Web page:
Students in the Natural Resources & Ecology: Farming the Forest class found their maple syrup production equipment on South Hill intentionally damaged Saturday morning. About 40 of 75 taps and hooks were destroyed, amounting to $300 worth of damage, an estimate made by Professor Jason Hamilton.
The course gives students the opportunity to learn about forest products through three projects: edible mushroom cultivation, maple syrup and beekeeping, and honey harvesting. The sugarbush, which is an area of maple trees, is located toward the southeast side of Ithaca College Natural Lands, almost to Troy Road. The syrup production project is in its fifth year.
Sophomore Stephanie Bartzick, a student in the class and one of the four who visited the site Saturday, said the damage was upsetting.
“We were looking at the hooks that hold the buckets and they were snipped,” Bartzick said. “And the taps, which the sap comes out of, were all taken.”
The buckets on the ground were empty, and Bartzick estimated a loss of 20 to 30 gallons of sap.
Senior Todd Aldrich, former class participant and current teaching assistant, said he was upset by the vandalism but proud of the students’ reaction.
“I was pretty angry when I saw it. I take a lot of personal pride in this project,” Aldrich said. “I was also very pleased to see what a quick response the rest of the class had.”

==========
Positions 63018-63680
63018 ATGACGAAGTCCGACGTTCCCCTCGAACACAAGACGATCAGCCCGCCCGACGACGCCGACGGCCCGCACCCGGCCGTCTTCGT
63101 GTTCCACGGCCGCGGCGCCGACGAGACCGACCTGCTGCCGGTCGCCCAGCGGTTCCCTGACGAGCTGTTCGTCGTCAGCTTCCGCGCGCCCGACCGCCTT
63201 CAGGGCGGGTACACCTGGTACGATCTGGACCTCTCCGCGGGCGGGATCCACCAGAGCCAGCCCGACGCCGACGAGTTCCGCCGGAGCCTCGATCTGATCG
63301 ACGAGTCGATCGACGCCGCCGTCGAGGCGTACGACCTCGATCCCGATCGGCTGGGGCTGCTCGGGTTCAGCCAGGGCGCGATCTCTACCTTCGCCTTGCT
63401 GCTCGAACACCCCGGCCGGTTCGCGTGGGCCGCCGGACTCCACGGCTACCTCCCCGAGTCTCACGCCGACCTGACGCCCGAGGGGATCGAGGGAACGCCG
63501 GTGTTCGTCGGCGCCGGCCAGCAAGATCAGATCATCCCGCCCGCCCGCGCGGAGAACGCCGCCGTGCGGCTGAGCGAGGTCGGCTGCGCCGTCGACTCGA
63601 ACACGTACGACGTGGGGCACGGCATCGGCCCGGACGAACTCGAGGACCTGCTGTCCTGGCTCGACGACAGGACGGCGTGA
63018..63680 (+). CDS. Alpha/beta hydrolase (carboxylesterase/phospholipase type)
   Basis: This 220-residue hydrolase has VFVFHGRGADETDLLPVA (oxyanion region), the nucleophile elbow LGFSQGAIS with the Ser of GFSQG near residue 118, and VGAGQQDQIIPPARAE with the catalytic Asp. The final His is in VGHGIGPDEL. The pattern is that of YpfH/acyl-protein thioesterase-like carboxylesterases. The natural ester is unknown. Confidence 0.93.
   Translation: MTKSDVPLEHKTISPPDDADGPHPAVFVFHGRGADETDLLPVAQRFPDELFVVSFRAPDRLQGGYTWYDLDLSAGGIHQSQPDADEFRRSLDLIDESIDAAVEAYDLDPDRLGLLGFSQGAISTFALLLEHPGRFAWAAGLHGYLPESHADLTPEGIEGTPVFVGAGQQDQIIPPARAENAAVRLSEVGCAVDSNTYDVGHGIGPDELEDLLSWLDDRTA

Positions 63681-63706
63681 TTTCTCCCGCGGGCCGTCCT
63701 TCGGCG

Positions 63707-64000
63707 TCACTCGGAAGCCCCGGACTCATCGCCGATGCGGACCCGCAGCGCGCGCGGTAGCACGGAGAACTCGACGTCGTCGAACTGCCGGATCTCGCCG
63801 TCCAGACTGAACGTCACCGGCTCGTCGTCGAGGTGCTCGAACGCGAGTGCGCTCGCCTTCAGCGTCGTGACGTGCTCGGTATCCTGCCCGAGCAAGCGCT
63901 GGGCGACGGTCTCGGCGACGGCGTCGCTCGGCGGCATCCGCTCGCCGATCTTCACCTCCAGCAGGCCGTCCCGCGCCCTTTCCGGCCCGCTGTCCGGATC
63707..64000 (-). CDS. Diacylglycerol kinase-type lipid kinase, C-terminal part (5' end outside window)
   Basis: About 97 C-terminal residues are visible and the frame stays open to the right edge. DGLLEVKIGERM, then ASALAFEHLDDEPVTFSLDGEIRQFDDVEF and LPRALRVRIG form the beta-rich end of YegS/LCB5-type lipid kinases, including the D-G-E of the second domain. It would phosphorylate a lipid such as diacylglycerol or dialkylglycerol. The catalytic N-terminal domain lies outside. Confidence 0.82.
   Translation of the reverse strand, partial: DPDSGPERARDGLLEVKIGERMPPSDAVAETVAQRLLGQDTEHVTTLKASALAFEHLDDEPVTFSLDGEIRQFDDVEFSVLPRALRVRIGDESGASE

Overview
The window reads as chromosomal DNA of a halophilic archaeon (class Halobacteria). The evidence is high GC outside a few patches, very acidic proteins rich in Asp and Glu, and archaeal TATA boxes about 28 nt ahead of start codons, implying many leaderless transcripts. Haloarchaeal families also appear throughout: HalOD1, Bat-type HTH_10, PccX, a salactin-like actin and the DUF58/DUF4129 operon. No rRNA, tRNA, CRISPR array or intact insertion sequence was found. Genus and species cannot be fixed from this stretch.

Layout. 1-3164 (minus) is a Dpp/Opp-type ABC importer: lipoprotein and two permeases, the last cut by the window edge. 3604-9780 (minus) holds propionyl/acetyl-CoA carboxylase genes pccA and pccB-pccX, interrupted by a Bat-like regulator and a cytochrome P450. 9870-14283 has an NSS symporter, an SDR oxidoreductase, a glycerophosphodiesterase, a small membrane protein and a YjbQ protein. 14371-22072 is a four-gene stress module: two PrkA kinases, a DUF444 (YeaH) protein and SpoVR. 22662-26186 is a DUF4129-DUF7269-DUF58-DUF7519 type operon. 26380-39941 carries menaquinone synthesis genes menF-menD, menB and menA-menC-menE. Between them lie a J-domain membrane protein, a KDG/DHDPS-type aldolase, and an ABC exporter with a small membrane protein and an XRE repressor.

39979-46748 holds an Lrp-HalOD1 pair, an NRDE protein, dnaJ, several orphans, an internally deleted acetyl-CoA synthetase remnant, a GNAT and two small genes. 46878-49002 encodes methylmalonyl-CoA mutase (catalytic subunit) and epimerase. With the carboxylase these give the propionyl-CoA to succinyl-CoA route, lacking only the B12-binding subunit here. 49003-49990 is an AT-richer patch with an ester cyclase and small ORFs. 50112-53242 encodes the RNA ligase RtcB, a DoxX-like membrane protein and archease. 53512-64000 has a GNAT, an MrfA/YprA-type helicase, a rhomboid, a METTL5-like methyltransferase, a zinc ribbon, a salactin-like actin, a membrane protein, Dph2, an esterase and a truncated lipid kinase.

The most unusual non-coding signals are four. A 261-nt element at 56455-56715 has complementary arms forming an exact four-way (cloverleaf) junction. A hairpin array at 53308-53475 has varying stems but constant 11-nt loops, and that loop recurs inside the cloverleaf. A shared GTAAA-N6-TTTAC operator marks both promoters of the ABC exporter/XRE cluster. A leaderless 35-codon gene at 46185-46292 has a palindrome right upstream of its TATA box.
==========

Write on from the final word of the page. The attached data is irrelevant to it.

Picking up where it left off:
The students notified the Office of Public Safety on Saturday. Sergeant Ron Hart said they are looking into the incident.
“We have an ongoing investigation, and it’s basically just unsolved at this point,” he said.
Bartzick said students have been monitoring the site since the discovery on Saturday. Every day until about 10 p.m. students take shifts spending time at the site.
Aldrich hopes that monitoring will not continue through the week.
“I don’t think there will be much of a need to keep guard after [Tuesday],” he said. “It doesn’t seem like they’ll be coming back.”
Hart said this is the first incident of purposeful damages to the forest products operation.
“They’ve been doing this for several years, and to my knowledge this is the first time they’ve had any kind of vandalism or any tampering whatsoever out there,” Hart said.
The damage was different than typical vandalism, Hamilton said, because rather than blatant destruction the damage seemed more purposeful and organized.
“This was more like sabotage in the sense that it was very methodical, and it wasn’t just somebody going in there and smashing things,” he said. “It was really more creepy than that.”
Most of the money needed to run the forest farming class comes from the class itself, primarily by selling the products, Hamilton said.
Aldrich said they are hopeful the class will become self-sufficient.
“The class typically runs off of the previous year’s profits in combination with various grants,” he said. “The hope for the future is that the class can function off of the previous year’s profits.”
Because of this financial uncertainty, Hamilton said it will be hard to replace some of the equipment.
“For example, they slashed the tires of a very expensive wagon that we use for transporting heavy materials, which means that the class will have to make the money to replace those damaged wheels,” he said.
Rather than furthering production or spending their time on other projects, students will have to repeat previous work, Hamilton said.
“Really the biggest lost, I would say, was the students’ time,” he said.
Anyone with information should contact the Office of Public Safety